All this is not to illustrate the exhibitionism of Thai men, but rather that the entire gym is a locker room where the bonding and not-directly-sexual physical proximity of male bodies is expected and greeted as casual. My being there is the oddity. It is very much the same as a woman being granted access to the men’s locker room and feeling that there is rampant immodesty. Outside of the gym, however, is like outside the locker room. It’s possible to assume that this convenience store is viewed as an extension of the gym given it’s direct proximity, but the fact that shirts are already on by the time the men reach the end of the driveway for a run – and that they never, ever enter the store without shirts when the male owner is there – pretty much dismisses that interpretation.
Social Conduct Outside the Camp
Physical contact between men and women is uncommon in public, whereas physical contact between members of the same sex is highly common and to a western eye appears oddly intimate or sexual even though it is not read that way by Thais. Boys will touch each other on the thigh in conversation the way I keep my hand on my husbands thigh when we sit next to each other – it looks weird to me to see boys do it and it looks weird to them to see me do it. And young women will stroll around the vendors and markets around the university holding hands – something I remember from my youth with my best friends, but something I don’t see among young women at this age in many parts of the west. I actually find both the male-male and female-female intimacy to be quite beautiful.
But given these social tendencies of same-sex public intimacy versus private intimacy, the transgression of going shirtless into the convenience store when there are young women there and not doing so when there is a middle-aged man (a demographic with equal or higher status than both Thai men who take part in this matter) being an issue of immodesty becomes pretty clear. The ubiquitous bare chests of my male training partners in contrast to my t-shirt covered torso is not simply a disparity in how men and women dress, but is also a visual expression of my difference and my position in that space.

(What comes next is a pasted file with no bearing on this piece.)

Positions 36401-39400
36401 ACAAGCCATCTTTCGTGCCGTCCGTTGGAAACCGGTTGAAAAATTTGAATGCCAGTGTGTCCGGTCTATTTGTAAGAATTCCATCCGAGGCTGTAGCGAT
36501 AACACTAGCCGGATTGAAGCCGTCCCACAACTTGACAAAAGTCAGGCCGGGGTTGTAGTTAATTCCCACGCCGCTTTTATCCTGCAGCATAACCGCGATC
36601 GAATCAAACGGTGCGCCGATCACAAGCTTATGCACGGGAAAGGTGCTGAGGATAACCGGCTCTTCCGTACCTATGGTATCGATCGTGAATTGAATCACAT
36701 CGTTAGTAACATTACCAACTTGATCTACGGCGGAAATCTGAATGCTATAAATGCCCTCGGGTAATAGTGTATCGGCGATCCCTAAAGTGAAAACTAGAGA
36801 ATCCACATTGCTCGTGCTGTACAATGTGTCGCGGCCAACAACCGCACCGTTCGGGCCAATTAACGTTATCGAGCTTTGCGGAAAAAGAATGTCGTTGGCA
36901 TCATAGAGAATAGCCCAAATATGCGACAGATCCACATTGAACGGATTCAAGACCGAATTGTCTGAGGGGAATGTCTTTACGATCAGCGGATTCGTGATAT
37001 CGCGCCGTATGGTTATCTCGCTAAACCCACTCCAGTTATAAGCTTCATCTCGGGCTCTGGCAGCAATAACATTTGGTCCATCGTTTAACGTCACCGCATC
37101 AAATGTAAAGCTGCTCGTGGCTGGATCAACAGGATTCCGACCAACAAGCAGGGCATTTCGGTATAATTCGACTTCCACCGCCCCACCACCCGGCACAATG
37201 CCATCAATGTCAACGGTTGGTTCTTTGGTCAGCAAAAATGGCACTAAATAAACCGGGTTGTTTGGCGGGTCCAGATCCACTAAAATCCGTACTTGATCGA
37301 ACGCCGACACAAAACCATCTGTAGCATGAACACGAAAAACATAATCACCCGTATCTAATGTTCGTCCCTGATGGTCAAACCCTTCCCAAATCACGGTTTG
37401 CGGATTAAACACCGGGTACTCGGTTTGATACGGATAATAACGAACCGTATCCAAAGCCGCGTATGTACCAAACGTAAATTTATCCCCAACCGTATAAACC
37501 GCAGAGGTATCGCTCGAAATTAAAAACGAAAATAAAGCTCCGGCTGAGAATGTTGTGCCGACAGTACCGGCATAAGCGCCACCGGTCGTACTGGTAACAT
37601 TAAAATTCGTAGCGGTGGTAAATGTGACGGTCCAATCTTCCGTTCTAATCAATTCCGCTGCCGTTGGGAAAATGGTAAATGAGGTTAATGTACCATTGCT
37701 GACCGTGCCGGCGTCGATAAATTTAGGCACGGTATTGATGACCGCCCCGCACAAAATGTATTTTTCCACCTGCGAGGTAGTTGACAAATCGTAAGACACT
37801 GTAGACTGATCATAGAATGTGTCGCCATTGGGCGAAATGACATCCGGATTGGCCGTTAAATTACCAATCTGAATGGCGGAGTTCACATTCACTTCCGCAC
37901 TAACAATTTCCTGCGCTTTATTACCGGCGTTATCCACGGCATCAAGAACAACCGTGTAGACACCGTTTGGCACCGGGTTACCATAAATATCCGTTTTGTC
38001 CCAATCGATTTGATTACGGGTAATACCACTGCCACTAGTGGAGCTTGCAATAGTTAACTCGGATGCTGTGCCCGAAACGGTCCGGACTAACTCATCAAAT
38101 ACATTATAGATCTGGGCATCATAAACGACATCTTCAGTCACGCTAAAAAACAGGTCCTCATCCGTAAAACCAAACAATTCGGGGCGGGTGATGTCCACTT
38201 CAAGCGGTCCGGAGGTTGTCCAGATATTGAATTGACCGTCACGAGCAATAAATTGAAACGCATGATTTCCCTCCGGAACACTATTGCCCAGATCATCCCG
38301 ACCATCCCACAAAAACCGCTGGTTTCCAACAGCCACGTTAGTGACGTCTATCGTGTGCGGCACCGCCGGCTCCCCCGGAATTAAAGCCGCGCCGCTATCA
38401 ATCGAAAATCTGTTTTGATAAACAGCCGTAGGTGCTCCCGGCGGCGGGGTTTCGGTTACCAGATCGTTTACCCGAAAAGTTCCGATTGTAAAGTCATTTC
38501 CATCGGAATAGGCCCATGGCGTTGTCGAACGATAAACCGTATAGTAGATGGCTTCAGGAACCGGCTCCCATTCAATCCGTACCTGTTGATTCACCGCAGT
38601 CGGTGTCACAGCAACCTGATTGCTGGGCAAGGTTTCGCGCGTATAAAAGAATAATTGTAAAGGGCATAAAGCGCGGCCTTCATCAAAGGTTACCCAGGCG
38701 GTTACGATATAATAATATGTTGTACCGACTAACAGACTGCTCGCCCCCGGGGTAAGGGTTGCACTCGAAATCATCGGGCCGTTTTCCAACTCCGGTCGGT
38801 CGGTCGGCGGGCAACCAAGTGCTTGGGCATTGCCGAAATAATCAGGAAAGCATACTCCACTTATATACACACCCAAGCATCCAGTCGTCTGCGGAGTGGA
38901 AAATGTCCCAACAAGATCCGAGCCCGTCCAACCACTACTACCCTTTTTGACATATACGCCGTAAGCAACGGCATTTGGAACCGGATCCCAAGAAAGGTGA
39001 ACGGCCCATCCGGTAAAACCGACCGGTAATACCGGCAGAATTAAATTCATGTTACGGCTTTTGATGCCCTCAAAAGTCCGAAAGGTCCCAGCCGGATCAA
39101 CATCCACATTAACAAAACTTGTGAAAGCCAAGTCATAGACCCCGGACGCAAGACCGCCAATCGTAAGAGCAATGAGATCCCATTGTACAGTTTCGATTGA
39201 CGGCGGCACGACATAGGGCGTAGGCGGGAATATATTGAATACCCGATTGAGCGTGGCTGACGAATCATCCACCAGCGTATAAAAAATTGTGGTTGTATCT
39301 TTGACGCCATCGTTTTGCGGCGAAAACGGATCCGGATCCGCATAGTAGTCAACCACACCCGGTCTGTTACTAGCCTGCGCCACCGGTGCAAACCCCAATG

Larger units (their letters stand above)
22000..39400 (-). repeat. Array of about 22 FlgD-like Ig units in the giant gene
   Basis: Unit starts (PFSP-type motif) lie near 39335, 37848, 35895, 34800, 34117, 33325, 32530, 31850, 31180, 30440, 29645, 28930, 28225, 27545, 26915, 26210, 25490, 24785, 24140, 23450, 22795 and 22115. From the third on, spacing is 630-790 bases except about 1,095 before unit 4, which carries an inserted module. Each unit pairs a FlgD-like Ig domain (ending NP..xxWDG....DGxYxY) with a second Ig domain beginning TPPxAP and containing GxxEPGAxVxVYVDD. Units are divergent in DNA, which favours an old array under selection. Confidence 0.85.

A Question of Tone and Context
I don’t speak Thai casually as often as I’d like. The greatest reason why I hesitate is not strictly shyness, but more that I do not have the level of comfort and grasp of the more complex structures of the language which allow one to sound polite. Two years ago I was bothered that I kept forgetting to add the polite particle “ka” at the end of each sentence and my Thai friend Ying told me it’s no big deal – she doesn’t always say “ka”, but instead “you just speak politely.” I know what she means, it’s a tone of voice, but in the main and in every language I have familiarity with it requires more words to be polite. Take for example requests, which with too few words can come off as demanding and crude whereas just a few “if you would,” “please,” “when you have a moment,” “do you mind,” etc. make everything more polite because it’s less imposing.
I suspect there is something of this in the question of modesty. Rather than the expression of modesty being an algebraic equation of how much of your body you cover, it seems to me that the greater expression of modesty is the same as the more-words-to-express-politeness equation in which the additive practice of modesty speaks more to one’s standing than the size of the cloth covering one’s body. There are “tones” of this expression in the same way your tone of speech can make an otherwise polite request sound crude or a poorly constructed half-sentence come off as very polite. And I reckon that’s where the power lies – not in the Evangelical clothing store that seeks to hide the body, but in the way that body consciously interacts with other bodies in the world. In a gym where every man bares his chest, the power lies in those who also wear awareness of its context.
(For a follow-up article on the history of toplessness in Thailand, click through to “Keep Your Shirt On – Another Read on Thai Modesty”)